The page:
Love In Action
“Love is an action.”
Love in action begins with how you treat yourself. The ability to see all of yourself, both the divinity and the imperfections with complete acceptance leads to a loving, forgiving, open heart and mind. There is often so much focus on changing, judging or fixing yourself, rather than loving yourself. When you find the courage to face your fears and love yourself fully and completely, you learn compassion and gain the ability to see clearly, real love, just as it is. Real love is unconditional love without expectations or limitations, allowing yourself and others to be open, honest and free.
Self-Love or becoming inwardly loving to all parts of yourself is critical in expressing love, kindness and compassion toward others. Compassion means “to suffer together.” It is a feeling that arises and a desire to act, when you are confronted with another’s suffering. Compassion is pausing before any thought, word or action, checking your heart and making sure you are speaking, thinking or acting from love.
“We did not come to fear the future. We came here to shape it.”
Act in ways that liberate yourself and others.
Aim to transform your life from a fear-based reality to a love-based reality. Learning how to truly love is how we heal ourselves and the world. Healing is the pathway to integration, wholeness, equality and justice.
At the end of yoga practice, breathing in savasana (relaxation or corpse pose), our intention is to connect to our inner being, our soul. Inside of us, is the being that God has already created, the Christ, the Messiah, the Buddha, the Enlightened One, the Atman, our Essence. How do you connect to your inner source, your inner being? There are many paths and ways to travel inward to experience your soul. This is a life long journey.
1. Aspire to grow daily. Don’t go through day to day moments. Be present and grow through day to day moments.
2. Heighten your self-awareness. Seek to discover who you truly are, express what you are experiencing from the heart, write down your intentions, self-reflect daily, meditate, practice compassion, mindfulness and be open to listen to others.
3. Provide time for healing and discernment. Let go of willful ignorance by asking questions and seeking answers. Choose to not be blind and silent. Choose to accept the often painful truth. Choose to talk about hard things like gun control, racism, oppression and inequality. Talk with the people you disagree with and seek to understand their point of view, while also seeing them as worthy of love and respect.
4. Unity of thought, word and action. Bliss lies in unity. Your word is bond, be real, honest, and truthful in thought, word and action. There is no doubt in what is being said, heard or seen. Your thoughts, words and actions are in alignment.
“Do your little bit of good where you are; it’s those little bits of good put together that overwhelm the world.” Archbishop Desmond Tutu
As you become more soul nurtured, more self-loving, you can turn love into a political and social force. You can use your yoga practice to create a just world.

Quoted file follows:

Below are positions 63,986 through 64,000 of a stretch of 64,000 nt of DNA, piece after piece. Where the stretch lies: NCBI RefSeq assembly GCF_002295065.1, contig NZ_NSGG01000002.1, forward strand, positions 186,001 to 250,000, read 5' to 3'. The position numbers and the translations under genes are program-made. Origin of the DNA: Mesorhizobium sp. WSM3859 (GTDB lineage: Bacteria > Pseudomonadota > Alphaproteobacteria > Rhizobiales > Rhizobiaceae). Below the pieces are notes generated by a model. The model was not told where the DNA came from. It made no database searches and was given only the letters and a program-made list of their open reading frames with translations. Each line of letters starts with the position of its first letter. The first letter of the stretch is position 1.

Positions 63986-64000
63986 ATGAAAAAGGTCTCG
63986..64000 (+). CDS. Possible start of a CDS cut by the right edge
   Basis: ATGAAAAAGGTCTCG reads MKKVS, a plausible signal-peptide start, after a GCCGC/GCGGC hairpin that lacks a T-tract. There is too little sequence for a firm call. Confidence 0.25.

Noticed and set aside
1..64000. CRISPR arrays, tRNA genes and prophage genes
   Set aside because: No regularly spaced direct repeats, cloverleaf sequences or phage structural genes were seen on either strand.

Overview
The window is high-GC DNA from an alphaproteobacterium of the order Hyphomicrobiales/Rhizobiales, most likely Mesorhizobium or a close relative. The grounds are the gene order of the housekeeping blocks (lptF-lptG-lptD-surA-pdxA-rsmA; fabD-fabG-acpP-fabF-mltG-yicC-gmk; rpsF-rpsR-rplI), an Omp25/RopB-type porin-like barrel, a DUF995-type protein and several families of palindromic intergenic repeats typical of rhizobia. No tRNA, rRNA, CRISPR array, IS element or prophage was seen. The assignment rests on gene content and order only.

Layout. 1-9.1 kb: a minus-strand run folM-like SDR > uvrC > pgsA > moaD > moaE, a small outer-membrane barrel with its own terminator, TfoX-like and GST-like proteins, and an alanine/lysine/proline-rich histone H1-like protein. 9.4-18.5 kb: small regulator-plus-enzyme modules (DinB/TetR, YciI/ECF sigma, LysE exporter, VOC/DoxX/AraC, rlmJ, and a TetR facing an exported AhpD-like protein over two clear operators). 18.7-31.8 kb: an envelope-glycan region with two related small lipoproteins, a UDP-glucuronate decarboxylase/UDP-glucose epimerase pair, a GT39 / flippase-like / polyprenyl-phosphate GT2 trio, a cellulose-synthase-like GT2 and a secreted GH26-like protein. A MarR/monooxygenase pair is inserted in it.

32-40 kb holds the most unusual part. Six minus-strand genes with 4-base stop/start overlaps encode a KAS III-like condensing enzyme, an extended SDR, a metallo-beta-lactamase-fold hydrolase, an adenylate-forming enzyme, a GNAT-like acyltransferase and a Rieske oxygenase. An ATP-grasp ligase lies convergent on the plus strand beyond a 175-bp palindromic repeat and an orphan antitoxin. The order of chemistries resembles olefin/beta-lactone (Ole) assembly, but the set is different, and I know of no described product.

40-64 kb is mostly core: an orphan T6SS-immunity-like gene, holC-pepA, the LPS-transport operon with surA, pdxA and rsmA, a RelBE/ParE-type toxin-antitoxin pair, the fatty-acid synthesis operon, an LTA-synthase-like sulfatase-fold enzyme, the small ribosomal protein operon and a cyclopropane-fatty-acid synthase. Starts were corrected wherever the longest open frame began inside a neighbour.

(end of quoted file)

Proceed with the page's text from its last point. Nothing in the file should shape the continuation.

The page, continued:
Integrating social justice into our yoga practice is an essential component for achieving liberation. Racism is systemic, it’s the water we all swim in every day. If you are unaware or asleep to this truth, then you may be unknowingly perpetuating or complicit in white supremacy in various ways. It’s important to acknowledge that white privilege exists and acknowledge the ways in which you may benefit from it. Privilege is not automatically a bad thing, many of us are members of groups that hold privilege. It’s all about what you do with it or don’t do with it that matters. Be aware of your privilege, act compassionately, be a true ally and support those who are typically silenced, disempowered and oppressed.
The practice of yoga has the potential to make a powerful impact on transformative change in the world. However, it will take more than showing up on your yoga mat to practice asana or yoga postures. Yoga practice is not enough. The way yoga has been packaged does not invite us into the greatest potential for liberation. It’s actually keeping people from doing the deeper work, the soulful work of looking at themselves, examining and understanding their racial identity in the context of a larger society. To overcome the history of inequities and create a more just society, it will take having the courage to look closely at yourself and have hard conversations with people you love. This is not about other people out there, it’s about YOU doing the hard, yogic, spiritual, deeply loving, warrior work of looking in the mirror at yourself. It will take a willingness to sacrifice some of the advantages that come with whiteness and privilege. Yoga is a practice and it tuns out, social justice is a practice too.
“We are not fully evolved as human beings until we care about universal human rights. ...We all have a responsibility to create a just society.”
Positive change and forward movement, begins with an awakened mind, loving heart, and warrior courage. Denial, silence and avoidance isn’t the answer. We live in a profoundly separate and unequal world. White supremacy is built into the foundation of my country, as well as the world. It’s not enough to be non-racist, white supremacy will continue even without individual racists. To overcome oppression and create a more just world, there needs to be mass participation in transforming basic systems in ways that will distribute power differently. However, there is important individual healing work to be done before many are able to contribute to an anti-racist movement. Yoga is about shifting your focus inward, examining and understanding your racial identity, and transforming racism from the inside out. The practice of yoga has the potential to begin that healing process for ourselves and the world.